Archive for Resume/Cover Letters

ResumeHere is a very helpful article that our certified resume writer, Jasmine Marchong, shared with me recently about being a polite pest during your job search… (I’m telling our clients this all the time by the way, be a pest, just be professional and polite about it!) We’re doing this as a Q&A format again to help you think outside the box using your resume as a tool for your search. Read the article here.

Hallie: How can you be a polite pest specifically with your resume, meaning – what do you think about sending your resume in to a job application in a different way than usual, like via snail mail?

Jasmine: Finding all avenues to apply for a position is most definitely recommended as it provides more opportunities for the employer to notice you. Similar to the advice given in this article, you want to do something different from the masses that shows your persistence,  determination, and initiative. Use your network to find someone on the inside or a colleague to submit your resume with a recommendation on your behalf, or try connecting using LinkedIn, or attend mutual professional events and take advantage of the opportunities available. There are many ways you can make a connection and it’s up to to you to step outside the box and capitalize in on those opportunities.

Hallie: What do you think of the use of social resumes these days?

Jasmine: Given the advance in technology and advantages/disadvantages an online visibility can present, I highly recommend each person own their online identity and use the tools available to help develop and advance their presence. Keeping in mind that employers conduct web searches to find and eliminate potential and new talent, the last thing you want is incriminating info that can negatively impact your career and future.  Here’s an article that provides some great advice.

Hallie: They talk at the end of the article about following up on a job application as a way to demonstrate you have effective communication skills? How can your resume enhance that image of you being an effective communicator as well?

Jasmine: Statistics indicate employers spend 10-15 seconds maximum (and sometimes even less) reviewing potential resumes to determine the candidate’s fit. Having a clear, concise resume that quickly communicates your value proposition is important to getting you noticed and in the door. The employer is not going to read a lengthy, wordy resume. In fact, you need to get the point, identify what you bring to the table and validate this with measurable results. This type of resume shows your ability to communicate clearly and given the correct application, should induce action.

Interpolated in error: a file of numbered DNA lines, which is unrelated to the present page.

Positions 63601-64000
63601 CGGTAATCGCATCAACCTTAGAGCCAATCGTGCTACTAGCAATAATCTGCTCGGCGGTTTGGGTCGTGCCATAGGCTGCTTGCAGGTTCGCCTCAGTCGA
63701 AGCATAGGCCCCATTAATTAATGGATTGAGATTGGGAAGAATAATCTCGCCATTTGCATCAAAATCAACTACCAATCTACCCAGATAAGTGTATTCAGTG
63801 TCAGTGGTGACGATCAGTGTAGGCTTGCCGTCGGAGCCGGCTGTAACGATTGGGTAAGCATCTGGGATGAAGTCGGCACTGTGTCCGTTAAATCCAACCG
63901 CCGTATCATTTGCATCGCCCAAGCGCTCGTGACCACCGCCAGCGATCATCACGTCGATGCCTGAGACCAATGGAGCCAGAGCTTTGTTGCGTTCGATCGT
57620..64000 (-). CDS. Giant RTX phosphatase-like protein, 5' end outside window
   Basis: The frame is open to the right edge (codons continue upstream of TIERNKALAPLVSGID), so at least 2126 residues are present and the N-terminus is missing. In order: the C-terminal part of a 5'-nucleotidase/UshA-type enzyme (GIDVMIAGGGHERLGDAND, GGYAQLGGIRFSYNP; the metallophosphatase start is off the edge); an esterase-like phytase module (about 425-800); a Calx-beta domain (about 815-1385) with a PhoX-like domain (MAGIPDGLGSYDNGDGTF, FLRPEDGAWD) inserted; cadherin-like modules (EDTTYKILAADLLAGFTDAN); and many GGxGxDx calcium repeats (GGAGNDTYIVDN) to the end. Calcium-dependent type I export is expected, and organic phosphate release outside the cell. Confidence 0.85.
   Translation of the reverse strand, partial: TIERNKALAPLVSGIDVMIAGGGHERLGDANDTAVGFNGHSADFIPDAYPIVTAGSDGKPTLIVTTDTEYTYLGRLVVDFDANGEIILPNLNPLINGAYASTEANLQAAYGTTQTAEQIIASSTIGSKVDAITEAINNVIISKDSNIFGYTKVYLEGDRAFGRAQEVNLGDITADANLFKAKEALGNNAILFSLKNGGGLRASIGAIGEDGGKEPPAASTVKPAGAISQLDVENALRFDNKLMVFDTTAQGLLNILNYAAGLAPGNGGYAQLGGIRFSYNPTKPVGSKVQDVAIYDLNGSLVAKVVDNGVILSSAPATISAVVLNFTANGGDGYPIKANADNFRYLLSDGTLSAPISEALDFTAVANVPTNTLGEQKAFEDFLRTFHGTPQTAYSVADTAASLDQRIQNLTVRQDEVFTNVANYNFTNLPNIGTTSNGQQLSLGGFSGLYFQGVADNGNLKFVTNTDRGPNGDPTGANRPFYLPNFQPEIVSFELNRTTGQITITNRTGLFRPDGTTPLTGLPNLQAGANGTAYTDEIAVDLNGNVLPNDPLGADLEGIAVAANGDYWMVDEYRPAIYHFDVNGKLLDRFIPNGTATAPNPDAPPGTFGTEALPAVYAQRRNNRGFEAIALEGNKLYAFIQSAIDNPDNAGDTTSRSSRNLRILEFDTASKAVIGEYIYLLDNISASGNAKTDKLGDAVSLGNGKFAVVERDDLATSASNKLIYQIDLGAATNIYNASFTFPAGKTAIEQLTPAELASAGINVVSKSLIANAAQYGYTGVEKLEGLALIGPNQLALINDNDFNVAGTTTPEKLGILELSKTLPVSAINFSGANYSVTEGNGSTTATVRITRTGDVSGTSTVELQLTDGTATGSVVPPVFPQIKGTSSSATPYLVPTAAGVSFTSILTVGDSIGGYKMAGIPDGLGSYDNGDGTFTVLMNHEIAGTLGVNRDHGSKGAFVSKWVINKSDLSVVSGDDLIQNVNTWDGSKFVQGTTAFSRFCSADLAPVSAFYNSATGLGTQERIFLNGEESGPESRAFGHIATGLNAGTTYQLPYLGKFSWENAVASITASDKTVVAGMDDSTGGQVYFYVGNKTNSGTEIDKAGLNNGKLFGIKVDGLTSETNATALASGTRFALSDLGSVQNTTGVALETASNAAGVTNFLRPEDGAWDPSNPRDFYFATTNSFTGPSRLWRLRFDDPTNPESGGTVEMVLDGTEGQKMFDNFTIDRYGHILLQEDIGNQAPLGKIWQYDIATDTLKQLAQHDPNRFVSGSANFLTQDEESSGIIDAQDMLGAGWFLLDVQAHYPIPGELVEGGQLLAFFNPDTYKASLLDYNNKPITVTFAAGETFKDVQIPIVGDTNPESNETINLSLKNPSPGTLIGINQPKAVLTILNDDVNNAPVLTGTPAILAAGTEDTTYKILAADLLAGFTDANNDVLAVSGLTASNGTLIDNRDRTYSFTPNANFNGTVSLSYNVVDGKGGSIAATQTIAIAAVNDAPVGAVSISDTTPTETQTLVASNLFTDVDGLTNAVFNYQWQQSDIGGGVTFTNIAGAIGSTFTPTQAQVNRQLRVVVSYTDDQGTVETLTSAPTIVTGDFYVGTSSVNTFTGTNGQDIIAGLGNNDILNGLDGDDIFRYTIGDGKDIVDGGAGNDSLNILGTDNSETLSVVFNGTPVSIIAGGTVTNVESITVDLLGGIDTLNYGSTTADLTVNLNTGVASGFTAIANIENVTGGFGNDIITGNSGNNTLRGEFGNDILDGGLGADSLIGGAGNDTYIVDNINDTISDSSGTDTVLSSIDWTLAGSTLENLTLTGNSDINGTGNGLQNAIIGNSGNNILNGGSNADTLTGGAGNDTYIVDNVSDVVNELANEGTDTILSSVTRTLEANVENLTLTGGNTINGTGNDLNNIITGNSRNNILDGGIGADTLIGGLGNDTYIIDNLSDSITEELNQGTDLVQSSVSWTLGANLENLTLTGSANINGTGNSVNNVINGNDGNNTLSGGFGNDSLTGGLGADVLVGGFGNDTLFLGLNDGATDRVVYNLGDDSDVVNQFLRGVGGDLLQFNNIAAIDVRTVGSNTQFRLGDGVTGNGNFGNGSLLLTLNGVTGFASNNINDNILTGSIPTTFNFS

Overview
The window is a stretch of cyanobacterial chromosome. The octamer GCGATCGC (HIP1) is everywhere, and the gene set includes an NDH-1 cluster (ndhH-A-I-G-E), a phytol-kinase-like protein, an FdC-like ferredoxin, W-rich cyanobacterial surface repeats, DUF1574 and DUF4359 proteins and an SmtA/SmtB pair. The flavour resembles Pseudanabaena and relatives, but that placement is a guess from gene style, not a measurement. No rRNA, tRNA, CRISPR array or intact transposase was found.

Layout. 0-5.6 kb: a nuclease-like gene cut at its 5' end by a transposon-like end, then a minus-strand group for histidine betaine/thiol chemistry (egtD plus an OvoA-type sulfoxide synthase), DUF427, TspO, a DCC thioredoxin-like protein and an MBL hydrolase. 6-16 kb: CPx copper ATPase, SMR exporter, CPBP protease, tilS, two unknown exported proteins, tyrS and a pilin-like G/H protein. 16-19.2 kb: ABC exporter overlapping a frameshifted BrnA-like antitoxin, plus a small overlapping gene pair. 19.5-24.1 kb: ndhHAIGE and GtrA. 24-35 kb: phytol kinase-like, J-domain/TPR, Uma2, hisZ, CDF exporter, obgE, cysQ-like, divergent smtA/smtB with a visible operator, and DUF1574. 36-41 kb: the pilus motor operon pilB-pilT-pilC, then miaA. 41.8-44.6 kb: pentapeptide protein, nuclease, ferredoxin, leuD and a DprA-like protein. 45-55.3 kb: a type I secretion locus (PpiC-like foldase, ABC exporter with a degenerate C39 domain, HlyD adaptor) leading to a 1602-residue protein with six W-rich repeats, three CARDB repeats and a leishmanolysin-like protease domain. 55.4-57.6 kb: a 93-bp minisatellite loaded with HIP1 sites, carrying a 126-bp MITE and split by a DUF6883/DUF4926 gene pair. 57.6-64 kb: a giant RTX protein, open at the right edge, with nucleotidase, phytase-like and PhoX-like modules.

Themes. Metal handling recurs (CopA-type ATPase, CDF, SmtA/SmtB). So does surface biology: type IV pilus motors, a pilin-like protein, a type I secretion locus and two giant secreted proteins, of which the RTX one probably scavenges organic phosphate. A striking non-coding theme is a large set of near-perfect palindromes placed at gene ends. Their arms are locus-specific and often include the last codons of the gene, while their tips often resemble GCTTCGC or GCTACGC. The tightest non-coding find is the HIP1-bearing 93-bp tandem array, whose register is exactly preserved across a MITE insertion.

Hallie Crawford and Jasmine Marchong
Certified Career Coaches

P.S. Be sure to check out our LinkedIn Consulting Program where you can learn how to effectively leverage your LinkedIn account for your job search and ongoing professional development.

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ResumeI was talking to my career book editor, Anne, the other day. As a professional writer she has helped many people with their resume writing over the years. We were working on the portion of my book (coming in early 2014, I’m very excited!) regarding resume advice and we were brainstorming tips that you don’t hear every day regarding your resume update.

One of her suggestions, was after you have edited your resume and you have the final draft, read it once more, backwards. This will enable you to capture any mistakes in spelling and punctuation that you may have missed because you have been looking at it for so many hours!

So take one last look, have others read it as well of course, but take a few minutes to read your resume backwards line by line in case you have missed something small. Thanks Anne, great advice!

Hallie Crawford
Atlanta Career Coach

P.S. Be sure to check out our LinkedIn Consulting Program where you can learn how to effectively leverage your LinkedIn account for your job search and ongoing professional development.